The Two Simplest Arguments for Open Borders

On November 20, 2014, president Barack Obama announced a series of executive orders reforming the US immigration system. His plan of action consists not so much of improvements as of acceptance of the system’s failures and a doubling down on those failures. The plan’s key elements include increasing border security, deporting felons (“instead of families,” notes, criminal background checks, and tax liability for all undocumented immigrants.

Instead of trying to enforce these  failed policies, Obama could consider two simple arguments for open borders: The rights argument and the economic argument. Though either alone is sufficiently strong to make the case for border abolition, together they should be strong enough to destabilize enforcement of one of the greatest human rights abuses and human welfare handicaps in human history.

The rights argument is the simpler of the two. If every person has the right to do as he or she pleases without infringing on others’ right to the same, then borders are a baseless infringement on every person’s rights. If someone in Spain and someone in Saudi Arabia want to meet in Bangladesh, preventing them by force from doing so simply because of their starting locations cannot be justified. The same two people, if living across the street from one another and meeting in a local restaurant, would do no harm and face no border controls. The inconsistency is morally intolerable. Furthermore, the argument that immigrants might be criminals, who might harm others’ persons or property, flagrantly violates the principle of presumption of innocence. If one has the right to cross the street, as even convicted felons do, one has the right to cross borders.

The economic argument is a very simple one. Imagine a hypothetical planet, Widgetworld. On Widgetworld, two things are needed to make widgets: Usable land and labor. All anyone needs to live on is a few widgets. Once laborers have enough widgets to live for a while, they prefers to spend their time on leisure, i.e. not making widgets. Workers laboring together produce more widgets per hour than they could alone. On Widgetworld, laborers are distributed randomly and unevenly, as is usable land. Naturally, laborers may move from place to place, but land is fixed in location. If laborers want to spend as little time as possible working , their natural course of action is to move to where they will be most productive. Laborers may congregate on centers of usable land to build widgets and by cooperating maximize the amount of time they spend on leisure.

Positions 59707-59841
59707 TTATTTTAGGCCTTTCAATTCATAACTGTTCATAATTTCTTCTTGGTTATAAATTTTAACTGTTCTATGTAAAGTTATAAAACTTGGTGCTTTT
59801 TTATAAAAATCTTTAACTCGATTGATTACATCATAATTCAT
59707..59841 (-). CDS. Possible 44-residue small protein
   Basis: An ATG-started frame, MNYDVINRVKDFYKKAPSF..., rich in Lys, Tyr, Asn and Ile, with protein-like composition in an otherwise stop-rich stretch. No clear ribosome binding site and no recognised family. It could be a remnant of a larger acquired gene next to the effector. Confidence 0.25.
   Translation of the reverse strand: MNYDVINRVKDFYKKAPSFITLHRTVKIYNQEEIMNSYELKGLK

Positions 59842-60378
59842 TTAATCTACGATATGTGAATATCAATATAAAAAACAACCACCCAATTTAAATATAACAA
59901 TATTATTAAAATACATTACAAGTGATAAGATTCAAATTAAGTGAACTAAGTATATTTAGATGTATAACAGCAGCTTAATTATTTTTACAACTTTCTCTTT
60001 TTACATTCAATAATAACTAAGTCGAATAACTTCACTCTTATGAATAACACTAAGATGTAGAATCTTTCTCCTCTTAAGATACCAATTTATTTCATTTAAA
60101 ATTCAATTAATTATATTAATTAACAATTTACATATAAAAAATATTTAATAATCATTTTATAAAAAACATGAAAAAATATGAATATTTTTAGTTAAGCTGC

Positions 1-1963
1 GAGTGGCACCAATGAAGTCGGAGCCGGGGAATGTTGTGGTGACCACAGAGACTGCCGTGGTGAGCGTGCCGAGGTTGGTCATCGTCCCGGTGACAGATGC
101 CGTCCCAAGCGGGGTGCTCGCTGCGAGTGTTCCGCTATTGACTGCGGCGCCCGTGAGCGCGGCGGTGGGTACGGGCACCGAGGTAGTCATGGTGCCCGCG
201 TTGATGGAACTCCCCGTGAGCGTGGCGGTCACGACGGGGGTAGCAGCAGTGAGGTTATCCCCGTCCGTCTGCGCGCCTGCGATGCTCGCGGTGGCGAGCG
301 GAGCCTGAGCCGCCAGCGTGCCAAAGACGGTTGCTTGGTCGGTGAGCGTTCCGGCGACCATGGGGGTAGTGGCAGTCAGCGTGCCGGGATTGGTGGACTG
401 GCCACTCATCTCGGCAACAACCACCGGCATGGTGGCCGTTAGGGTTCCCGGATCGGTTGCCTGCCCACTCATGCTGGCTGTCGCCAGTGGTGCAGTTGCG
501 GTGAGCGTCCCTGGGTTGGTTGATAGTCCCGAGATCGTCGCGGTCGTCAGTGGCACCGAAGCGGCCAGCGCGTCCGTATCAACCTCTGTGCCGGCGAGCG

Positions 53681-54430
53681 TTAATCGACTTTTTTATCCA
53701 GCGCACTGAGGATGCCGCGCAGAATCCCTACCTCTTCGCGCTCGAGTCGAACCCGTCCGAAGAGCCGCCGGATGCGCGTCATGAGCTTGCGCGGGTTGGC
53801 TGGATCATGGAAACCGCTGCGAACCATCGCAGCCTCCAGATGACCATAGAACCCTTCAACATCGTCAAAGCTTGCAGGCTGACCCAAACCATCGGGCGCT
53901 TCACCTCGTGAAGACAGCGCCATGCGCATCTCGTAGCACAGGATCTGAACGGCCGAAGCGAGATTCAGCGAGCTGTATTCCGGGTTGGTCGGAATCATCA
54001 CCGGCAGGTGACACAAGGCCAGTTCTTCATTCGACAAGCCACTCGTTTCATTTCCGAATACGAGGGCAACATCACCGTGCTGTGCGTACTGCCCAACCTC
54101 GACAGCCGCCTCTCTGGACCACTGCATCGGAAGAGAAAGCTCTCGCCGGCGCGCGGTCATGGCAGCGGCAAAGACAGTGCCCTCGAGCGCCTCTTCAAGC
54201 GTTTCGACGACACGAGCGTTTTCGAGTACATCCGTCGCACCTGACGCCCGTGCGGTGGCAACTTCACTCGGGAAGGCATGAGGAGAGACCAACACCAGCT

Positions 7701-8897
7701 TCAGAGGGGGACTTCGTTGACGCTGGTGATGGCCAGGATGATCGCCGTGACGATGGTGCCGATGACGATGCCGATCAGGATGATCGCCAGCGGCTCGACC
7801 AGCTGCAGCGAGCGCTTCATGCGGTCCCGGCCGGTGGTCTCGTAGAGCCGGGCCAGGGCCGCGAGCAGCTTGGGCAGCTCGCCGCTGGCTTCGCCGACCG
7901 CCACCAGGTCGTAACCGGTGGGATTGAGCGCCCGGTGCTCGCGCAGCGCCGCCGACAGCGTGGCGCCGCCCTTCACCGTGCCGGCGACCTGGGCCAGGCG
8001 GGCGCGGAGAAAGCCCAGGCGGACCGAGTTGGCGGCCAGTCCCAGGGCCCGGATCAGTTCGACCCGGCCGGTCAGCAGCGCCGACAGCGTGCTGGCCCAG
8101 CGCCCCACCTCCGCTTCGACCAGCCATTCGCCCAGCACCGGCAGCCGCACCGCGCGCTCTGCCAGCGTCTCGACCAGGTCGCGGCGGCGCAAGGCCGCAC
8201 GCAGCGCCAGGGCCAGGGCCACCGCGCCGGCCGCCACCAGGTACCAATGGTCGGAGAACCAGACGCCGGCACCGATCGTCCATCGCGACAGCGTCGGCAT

Now, imagine that on Widgetworld there are random lines drawn across the planet delineating borders. It doesn’t particularly matter what the enforcement rules are, so long as they make movement harder. It could be that it costs a few widgets to cross one, that it takes a long waiting time, that they are completely impassible, or some combination thereof. What matters is that there is a cost, insurmountable or not, to crossing a border. This does not bring prosperity to those in regions with more land than labor to work it, as they cannot easily get laborers to work that and increase its productivity. Nor does it help labor-rich regions, as laborers there have nothing on which to work. Everyone has to work more to stay alive, meaning less leisure. Borders just make life harder for everyone.

Widgetworld is not that different from Earth. Both have only two independent productive factors: Land and labor. Capital, the goods used to produce other things, must ultimately be built from land and labor. The largest difference between Widgetworld and Earth is that on Widgetworld all labor, all useful land, and all products are the same. On Earth, the varied types of labor and land make it even more important for the right kinds of each factor to come together in the right places to make the right kind of products. The differences in kind within each category only compound the need for freedom of movement.

Borders are rights violations and economic burdens. They disrespect human dignity and hold down quality of life. They represent arbitrary violence and limit human potential. The White House’s reformism is unacceptable. Borders must be abolished.

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